Hobby, Toy, and Game Stores

SIC 5945

Industry report:

This industry consists of establishments primarily engaged in the retail sale of toys, games, and hobby and craft kits and supplies. Establishments primarily engaged in selling artists' supplies or collectors' items, such as coins, stamps, and autographs, are classified in SIC 5999: Miscellaneous Retail Stores, Not Elsewhere Classified.

Industry Snapshot

According to industry statistics, 25,125establishments primarily engaged in the retail distribution of sale of toys, games, and hobby and craft kits and supplies in 2009. These firms employed 143,077 and generated an estimated $21.78 billion in revenues. Over 81 percent of establishments employed fewer than five workers and 98 percent employed less than 50. However, the few firms large establishment, such as ToysRUs, dominated sales. Specifically, 3 percent of the establishments generated nearly 91 percent of the industry's revenues. Large discount stores, such as Wal-Mart and Target were also top outlets for U.S. toy sales.

Stores ranged from independent shops to national chains, which sold toys and hobby supplies exclusively. Other types of stores carrying toys as part of their retail offerings include discounters, department stores, warehouse clubs, home supply stores, catalog houses, and drug stores.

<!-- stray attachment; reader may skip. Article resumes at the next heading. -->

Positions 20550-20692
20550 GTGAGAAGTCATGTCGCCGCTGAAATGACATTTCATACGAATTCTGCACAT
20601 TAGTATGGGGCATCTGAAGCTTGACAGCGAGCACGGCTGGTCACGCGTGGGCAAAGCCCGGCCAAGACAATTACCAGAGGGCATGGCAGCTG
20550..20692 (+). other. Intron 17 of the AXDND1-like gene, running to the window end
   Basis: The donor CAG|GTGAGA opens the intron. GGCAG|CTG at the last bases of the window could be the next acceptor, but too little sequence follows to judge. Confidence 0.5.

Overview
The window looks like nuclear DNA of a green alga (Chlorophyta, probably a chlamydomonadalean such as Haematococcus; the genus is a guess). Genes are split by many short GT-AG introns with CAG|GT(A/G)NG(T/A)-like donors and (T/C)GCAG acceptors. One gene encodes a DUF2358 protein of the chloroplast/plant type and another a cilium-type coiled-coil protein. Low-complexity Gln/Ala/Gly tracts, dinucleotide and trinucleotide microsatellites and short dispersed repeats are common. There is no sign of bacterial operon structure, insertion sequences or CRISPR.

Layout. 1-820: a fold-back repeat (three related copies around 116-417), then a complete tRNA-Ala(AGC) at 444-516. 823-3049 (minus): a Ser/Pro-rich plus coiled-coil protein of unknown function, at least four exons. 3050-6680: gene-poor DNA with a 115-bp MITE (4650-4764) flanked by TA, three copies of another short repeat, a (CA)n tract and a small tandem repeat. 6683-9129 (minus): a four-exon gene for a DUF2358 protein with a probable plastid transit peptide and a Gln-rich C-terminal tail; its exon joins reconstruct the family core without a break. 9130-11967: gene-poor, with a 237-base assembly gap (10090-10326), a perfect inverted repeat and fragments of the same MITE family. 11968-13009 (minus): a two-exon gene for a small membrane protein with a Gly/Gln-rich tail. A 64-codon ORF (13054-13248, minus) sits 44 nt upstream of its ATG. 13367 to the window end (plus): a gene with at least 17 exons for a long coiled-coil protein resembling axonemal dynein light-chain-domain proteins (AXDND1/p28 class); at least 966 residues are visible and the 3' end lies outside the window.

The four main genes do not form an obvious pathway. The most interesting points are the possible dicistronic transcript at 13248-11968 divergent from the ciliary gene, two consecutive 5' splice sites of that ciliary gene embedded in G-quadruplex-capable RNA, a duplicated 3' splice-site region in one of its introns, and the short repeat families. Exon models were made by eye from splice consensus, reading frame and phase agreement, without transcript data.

Organization and Structure

Manufacturers of toys and games sell their products either to wholesalers, or directly to retailers, although some manufacturers sell to both retailers and wholesalers. Retailers with multiple outlets require efficient delivery systems from their manufacturers. Toy manufacturers with outdated systems have thus found it difficult to convince large retailers to carry their products.

In the hobby and craft industry, manufacturers sell products through independent sales representatives or through their own salespeople. Wholesalers and distributors often play the role of middleman. Pre-packaged craft kits are increasingly sold in non-traditional outlets. Independent craft and toy retailers now compete with nationwide chains of specialty stores as well as with large discount stores carrying craft products.

Background and Development

With the opening of the first Toys "R" Us in the 1950s, retailing of toys in the United States changed forever. The vast retail chain began as a bicycle shop, was transformed into a juvenile furniture store, and finally became a toy store. Additional Toys "R" Us stores were soon opened; these outlets emphasized deep discounts and wide selections.